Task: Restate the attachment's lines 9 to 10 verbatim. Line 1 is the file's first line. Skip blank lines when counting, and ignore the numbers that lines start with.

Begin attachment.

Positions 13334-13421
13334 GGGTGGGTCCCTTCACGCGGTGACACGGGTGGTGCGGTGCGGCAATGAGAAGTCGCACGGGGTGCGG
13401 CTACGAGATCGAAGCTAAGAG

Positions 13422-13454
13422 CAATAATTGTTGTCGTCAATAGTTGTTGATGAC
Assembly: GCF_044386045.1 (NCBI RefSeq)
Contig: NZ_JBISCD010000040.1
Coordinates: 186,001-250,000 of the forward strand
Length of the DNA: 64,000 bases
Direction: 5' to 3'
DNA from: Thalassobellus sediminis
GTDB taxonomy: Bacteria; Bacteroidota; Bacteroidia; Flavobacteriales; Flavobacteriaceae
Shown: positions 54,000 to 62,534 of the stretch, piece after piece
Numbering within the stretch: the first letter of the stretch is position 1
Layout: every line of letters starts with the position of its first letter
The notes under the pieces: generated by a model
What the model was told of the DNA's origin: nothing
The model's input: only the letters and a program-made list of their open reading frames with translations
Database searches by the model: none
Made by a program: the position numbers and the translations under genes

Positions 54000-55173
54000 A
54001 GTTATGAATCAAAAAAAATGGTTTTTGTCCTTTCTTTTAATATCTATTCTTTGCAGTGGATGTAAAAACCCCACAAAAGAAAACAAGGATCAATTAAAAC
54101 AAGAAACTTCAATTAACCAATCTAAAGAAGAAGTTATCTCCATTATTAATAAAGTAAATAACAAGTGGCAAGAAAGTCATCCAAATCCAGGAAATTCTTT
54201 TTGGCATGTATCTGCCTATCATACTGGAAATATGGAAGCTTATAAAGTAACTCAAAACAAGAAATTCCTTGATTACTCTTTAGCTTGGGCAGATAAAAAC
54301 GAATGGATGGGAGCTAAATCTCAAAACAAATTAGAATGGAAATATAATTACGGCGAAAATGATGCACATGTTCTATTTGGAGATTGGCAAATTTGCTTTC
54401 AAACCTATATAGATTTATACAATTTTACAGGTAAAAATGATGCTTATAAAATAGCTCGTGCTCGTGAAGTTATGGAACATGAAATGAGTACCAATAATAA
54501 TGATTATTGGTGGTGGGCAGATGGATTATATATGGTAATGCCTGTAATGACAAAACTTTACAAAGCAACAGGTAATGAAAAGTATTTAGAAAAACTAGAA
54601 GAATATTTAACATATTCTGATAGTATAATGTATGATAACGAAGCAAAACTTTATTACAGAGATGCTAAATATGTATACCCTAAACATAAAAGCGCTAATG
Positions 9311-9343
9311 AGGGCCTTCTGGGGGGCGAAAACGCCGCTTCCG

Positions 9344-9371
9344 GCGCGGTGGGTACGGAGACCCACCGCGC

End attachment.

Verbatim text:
Length of the DNA: 64,000 bases
Direction: 5' to 3'